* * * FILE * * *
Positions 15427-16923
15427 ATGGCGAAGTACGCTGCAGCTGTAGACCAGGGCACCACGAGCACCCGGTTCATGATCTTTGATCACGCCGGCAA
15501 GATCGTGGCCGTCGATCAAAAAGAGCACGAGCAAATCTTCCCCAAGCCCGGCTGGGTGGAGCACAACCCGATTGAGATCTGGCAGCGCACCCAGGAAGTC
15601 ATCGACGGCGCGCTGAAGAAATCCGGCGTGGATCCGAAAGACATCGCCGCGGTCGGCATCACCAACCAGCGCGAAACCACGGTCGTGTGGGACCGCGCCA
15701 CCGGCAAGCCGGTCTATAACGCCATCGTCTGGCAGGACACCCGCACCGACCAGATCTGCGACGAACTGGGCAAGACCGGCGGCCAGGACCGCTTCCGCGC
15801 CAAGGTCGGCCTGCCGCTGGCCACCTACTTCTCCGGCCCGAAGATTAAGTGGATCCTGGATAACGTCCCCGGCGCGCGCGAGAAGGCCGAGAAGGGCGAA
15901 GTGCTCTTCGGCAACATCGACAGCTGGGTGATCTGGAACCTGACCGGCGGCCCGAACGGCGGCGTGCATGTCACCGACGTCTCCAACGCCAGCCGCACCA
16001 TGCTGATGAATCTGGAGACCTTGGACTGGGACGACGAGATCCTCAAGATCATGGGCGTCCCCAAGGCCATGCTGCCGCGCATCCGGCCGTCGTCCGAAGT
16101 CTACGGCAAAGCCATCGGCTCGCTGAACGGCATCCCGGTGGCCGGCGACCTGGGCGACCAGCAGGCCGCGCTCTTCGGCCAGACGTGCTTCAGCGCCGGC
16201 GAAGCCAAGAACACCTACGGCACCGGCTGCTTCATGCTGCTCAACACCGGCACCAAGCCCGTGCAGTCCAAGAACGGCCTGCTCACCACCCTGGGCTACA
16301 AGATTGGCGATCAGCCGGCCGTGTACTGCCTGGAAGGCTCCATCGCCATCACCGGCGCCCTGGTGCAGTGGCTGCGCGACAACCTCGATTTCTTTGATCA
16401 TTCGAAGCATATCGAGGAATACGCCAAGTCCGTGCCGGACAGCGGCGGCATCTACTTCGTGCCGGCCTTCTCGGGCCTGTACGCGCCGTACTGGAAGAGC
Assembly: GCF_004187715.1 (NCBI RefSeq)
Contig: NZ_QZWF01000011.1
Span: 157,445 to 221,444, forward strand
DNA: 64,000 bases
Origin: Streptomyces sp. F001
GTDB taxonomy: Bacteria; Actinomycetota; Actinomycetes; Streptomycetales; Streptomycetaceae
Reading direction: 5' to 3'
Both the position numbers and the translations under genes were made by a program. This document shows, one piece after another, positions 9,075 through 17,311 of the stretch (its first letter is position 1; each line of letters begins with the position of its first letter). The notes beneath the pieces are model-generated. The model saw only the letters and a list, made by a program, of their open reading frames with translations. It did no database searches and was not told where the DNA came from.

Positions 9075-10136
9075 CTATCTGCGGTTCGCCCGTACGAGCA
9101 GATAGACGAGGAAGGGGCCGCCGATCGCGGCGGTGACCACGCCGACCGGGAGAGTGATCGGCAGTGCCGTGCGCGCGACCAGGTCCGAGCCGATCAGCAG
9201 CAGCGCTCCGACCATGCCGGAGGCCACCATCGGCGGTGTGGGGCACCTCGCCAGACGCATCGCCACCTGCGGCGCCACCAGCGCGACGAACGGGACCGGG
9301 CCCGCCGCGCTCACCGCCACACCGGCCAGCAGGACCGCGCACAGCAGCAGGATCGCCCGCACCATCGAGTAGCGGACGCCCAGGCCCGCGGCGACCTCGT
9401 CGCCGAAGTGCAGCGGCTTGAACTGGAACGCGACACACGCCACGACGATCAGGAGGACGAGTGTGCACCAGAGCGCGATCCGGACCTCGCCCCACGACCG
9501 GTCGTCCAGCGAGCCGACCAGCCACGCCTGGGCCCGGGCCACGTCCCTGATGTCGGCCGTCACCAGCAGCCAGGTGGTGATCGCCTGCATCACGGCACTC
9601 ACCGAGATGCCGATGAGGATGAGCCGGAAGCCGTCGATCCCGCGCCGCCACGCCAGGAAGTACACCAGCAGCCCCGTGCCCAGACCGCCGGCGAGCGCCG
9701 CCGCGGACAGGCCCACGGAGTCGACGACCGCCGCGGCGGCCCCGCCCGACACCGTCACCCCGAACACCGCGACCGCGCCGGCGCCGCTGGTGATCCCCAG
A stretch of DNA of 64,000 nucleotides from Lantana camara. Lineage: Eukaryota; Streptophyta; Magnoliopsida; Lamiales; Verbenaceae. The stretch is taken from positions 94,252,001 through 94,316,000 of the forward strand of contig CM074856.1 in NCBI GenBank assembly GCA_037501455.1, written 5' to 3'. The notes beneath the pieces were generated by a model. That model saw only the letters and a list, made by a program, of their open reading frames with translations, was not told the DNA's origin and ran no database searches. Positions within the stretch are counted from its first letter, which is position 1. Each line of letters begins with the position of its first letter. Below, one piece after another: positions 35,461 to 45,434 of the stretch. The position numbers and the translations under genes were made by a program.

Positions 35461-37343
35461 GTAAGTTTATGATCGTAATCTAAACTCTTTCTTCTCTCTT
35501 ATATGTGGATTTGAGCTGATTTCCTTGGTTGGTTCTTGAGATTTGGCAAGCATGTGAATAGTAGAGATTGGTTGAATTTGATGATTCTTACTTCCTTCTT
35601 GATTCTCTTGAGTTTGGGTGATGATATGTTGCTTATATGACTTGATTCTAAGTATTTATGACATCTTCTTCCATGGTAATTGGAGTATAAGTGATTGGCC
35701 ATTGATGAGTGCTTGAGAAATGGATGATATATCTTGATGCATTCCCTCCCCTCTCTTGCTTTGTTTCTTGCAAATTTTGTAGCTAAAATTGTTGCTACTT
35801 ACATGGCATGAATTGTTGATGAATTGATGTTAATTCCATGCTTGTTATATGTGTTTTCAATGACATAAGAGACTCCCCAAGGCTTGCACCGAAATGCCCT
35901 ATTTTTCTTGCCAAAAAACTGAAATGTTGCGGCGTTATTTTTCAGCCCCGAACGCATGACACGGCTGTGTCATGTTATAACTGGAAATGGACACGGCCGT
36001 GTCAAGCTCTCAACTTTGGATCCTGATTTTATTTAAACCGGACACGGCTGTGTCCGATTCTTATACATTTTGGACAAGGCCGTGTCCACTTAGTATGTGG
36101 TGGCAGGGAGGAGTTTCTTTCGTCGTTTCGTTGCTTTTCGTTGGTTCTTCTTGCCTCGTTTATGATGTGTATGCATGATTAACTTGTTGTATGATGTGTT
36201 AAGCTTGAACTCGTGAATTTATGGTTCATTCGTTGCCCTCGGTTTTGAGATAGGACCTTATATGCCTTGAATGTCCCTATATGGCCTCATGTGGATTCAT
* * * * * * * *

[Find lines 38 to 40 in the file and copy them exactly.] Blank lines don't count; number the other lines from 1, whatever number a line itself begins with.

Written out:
36001 GTCAAGCTCTCAACTTTGGATCCTGATTTTATTTAAACCGGACACGGCTGTGTCCGATTCTTATACATTTTGGACAAGGCCGTGTCCACTTAGTATGTGG
36101 TGGCAGGGAGGAGTTTCTTTCGTCGTTTCGTTGCTTTTCGTTGGTTCTTCTTGCCTCGTTTATGATGTGTATGCATGATTAACTTGTTGTATGATGTGTT
36201 AAGCTTGAACTCGTGAATTTATGGTTCATTCGTTGCCCTCGGTTTTGAGATAGGACCTTATATGCCTTGAATGTCCCTATATGGCCTCATGTGGATTCAT